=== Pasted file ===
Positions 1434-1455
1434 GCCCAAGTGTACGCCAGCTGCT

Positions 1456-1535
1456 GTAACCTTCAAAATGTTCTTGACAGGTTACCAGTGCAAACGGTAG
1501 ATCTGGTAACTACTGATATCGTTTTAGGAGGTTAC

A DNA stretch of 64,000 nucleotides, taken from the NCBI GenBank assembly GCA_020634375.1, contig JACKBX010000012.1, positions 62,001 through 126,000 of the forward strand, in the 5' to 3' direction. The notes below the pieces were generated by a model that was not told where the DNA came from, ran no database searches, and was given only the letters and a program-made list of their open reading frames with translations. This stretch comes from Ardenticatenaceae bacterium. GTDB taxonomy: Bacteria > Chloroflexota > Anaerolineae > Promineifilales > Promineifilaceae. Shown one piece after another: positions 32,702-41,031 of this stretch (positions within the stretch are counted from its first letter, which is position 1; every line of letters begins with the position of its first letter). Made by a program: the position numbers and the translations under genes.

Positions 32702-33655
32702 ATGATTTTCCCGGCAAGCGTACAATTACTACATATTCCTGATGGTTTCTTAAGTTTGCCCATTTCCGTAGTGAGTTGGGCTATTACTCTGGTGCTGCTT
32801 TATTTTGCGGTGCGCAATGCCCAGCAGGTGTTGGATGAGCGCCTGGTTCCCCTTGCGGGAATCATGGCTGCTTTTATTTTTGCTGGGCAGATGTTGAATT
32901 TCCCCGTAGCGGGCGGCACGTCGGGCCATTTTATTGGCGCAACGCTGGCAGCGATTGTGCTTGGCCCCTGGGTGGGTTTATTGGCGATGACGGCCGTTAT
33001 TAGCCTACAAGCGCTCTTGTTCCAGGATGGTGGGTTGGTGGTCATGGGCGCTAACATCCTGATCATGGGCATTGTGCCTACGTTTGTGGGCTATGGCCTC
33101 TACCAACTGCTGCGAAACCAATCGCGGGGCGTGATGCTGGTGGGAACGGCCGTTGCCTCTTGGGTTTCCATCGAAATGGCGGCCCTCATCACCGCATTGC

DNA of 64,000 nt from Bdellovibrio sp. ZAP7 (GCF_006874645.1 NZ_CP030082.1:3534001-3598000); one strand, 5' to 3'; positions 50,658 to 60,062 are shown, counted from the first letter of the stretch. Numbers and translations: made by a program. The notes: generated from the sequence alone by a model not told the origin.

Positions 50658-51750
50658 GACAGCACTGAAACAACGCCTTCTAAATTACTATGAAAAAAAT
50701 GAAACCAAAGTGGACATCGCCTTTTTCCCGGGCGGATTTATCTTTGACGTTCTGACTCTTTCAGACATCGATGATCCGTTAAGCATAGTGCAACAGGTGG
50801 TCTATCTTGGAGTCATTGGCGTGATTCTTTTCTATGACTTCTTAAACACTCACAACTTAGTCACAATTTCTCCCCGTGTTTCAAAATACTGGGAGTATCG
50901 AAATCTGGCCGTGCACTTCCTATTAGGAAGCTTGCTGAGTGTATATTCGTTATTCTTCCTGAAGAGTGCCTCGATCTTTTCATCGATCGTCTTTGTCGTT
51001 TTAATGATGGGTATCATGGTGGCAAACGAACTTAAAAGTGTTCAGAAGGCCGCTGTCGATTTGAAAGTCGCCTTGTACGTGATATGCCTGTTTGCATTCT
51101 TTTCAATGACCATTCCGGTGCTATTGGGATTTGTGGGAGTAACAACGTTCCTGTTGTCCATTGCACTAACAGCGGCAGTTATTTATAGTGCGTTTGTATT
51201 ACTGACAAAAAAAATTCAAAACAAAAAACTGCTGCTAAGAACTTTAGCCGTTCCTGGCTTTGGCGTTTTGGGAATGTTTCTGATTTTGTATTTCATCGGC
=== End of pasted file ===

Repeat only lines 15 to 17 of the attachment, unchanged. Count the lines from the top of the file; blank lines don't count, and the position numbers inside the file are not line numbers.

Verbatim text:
50658 GACAGCACTGAAACAACGCCTTCTAAATTACTATGAAAAAAAT
50701 GAAACCAAAGTGGACATCGCCTTTTTCCCGGGCGGATTTATCTTTGACGTTCTGACTCTTTCAGACATCGATGATCCGTTAAGCATAGTGCAACAGGTGG
50801 TCTATCTTGGAGTCATTGGCGTGATTCTTTTCTATGACTTCTTAAACACTCACAACTTAGTCACAATTTCTCCCCGTGTTTCAAAATACTGGGAGTATCG